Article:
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Capital requirement changes would encourage banks to sell sovereign debt, says report

A capital requirement for banks holding sovereign debt would encourage eurozone banks to sell much of the debt, according to research by credit rating agency Fitch. 09 Jun 2016

EU finance ministers held discussions in April on proposals to bring in capital requirements and exposure limits, according to Fitch. The changes would aim to reduce banks' exposure to risk, as part of measures to strengthen Europe's banking union.

Banks could be forced to either increase the capital they hold by as much as €135 billion, or 'reallocate' €492 billion in sovereign debt, Fitch said.

Fitch looked at different scenarios based on options already publicly considered by EU officials.

Capital requirements depend on the level of risk associated with a bank's debt. As part of the calculation of these requirements, the value of the debt is multiplied by a 'risk weight' that reflects its risk level. Low risk assets are multiplied by a low number, high risk assets by a higher number.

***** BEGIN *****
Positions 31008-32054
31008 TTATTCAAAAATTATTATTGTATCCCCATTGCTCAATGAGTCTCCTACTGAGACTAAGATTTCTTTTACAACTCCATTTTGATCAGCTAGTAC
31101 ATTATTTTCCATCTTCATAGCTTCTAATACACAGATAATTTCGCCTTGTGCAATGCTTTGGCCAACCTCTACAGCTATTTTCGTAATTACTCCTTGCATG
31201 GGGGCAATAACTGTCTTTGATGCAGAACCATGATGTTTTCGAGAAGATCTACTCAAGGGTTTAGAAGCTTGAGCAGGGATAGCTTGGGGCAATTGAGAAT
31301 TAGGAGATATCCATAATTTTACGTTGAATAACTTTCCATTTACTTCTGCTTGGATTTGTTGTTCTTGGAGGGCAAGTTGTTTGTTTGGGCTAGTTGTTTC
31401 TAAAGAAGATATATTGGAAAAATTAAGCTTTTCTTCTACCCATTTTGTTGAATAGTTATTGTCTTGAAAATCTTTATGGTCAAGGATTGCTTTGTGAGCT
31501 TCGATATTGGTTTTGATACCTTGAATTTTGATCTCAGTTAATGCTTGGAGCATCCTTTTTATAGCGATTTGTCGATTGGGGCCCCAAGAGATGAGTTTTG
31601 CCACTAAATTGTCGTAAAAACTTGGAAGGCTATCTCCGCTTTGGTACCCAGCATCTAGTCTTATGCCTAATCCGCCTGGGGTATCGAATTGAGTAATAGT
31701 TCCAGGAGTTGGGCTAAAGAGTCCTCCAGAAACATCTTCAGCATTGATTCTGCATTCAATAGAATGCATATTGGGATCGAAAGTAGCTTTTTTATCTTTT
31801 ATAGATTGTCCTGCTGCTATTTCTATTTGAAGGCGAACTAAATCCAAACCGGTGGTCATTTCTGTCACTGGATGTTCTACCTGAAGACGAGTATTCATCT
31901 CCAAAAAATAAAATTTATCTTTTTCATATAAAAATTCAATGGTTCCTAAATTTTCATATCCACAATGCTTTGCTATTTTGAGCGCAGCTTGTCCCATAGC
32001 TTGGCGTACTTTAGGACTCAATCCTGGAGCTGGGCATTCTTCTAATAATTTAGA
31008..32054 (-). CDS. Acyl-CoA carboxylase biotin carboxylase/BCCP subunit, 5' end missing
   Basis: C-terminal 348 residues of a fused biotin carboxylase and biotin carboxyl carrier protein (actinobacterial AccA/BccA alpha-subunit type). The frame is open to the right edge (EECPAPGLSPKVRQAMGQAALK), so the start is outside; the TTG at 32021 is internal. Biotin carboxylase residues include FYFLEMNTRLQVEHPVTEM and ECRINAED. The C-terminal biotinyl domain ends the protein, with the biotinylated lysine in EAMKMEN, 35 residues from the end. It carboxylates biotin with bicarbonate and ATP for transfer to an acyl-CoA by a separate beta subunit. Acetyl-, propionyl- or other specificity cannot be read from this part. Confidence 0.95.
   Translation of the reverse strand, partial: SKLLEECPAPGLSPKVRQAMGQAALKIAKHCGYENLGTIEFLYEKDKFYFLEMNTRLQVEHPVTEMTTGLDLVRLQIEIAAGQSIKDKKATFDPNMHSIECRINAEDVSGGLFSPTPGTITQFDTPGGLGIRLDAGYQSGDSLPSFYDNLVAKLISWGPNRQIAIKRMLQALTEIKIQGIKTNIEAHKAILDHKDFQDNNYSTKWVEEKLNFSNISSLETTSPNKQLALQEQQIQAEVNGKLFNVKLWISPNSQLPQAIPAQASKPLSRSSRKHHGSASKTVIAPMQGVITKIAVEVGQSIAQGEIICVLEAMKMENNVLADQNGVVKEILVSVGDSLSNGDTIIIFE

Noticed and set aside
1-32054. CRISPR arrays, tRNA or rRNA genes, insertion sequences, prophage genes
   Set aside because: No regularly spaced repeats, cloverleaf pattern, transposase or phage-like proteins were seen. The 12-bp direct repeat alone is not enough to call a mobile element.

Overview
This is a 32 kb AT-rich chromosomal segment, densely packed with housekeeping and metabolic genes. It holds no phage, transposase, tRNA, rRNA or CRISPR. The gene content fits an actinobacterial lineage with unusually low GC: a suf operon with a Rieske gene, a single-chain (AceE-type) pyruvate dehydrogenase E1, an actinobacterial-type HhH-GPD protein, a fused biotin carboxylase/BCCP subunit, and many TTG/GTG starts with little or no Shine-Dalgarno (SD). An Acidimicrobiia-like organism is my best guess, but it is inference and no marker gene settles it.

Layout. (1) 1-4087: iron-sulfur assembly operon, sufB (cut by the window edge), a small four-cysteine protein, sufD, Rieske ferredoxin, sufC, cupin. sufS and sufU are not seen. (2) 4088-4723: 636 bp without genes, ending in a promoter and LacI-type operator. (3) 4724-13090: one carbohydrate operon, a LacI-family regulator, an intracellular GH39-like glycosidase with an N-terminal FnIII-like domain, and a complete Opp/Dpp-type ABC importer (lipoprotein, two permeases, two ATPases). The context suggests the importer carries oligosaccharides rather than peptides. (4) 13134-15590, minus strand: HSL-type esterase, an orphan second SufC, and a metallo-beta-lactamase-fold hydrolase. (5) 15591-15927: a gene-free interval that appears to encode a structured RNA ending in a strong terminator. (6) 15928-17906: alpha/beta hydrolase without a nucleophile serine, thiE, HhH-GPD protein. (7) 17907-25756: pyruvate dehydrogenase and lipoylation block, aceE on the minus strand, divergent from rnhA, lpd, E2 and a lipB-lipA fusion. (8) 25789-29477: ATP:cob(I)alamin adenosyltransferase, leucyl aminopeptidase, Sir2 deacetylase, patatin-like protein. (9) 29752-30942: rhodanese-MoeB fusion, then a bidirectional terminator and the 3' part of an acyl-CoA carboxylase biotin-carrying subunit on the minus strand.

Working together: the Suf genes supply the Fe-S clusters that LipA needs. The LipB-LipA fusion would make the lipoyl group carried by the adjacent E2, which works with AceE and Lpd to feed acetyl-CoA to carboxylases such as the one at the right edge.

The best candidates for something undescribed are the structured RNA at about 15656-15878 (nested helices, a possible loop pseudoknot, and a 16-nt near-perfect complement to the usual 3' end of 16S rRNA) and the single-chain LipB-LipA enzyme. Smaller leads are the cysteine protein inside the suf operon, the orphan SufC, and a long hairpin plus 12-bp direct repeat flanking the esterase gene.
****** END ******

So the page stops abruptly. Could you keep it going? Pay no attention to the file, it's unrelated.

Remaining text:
If a flat 10% risk weight were applied across eurozone banks' EU sovereign exposures, capital requirements would see a "relatively modest" increase of almost €12bn, Fitch said.

However, in another scenario the risk-weight would be based on the credit ratings of the country issuing the debt, from a minimum of 10%, and increasing capital would be required for any sovereign debt above the level of the bank's capital. In that situation banks would have to raise €135bn in capital, Fitch said.

The most likely result would be that banks would gradually sell domestic sovereign debt and move their portfolios towards other securities. The decisions would be made on the cost of carrying capital versus the yield from debt, the impact on profitability and whether the new securities were also affected by EU capital rules, Fitch said.

In practice, this is likely to lead to banks ending up with more government debt from other eurozone countries and less from their own. This could reduce financing flexibility for some governments, and policymakers are likely to act cautiously and make any changes over a long transition period, Fitch said.

Most banks do not currently hold capital against their sovereign exposures or apply large exposure limits on sovereign debt, because this debt has to date been treated preferentially by regulators, the ratings agency said.

Larger banking groups would feel the impact of changes less, as they have more diversified sovereign portfolios, Fitch said.

In the long term, capital requirements on sovereign debt would benefit private sector credit flow by reducing the advantages that sovereign debt holds, it said.  

Banking expert Tony Anderson of Pinsent Masons, the law firm behind said capital requirements would "create a significant shift in the perception of sovereign debt as a security. The ramifications across a number of markets would need to be thought through carefully."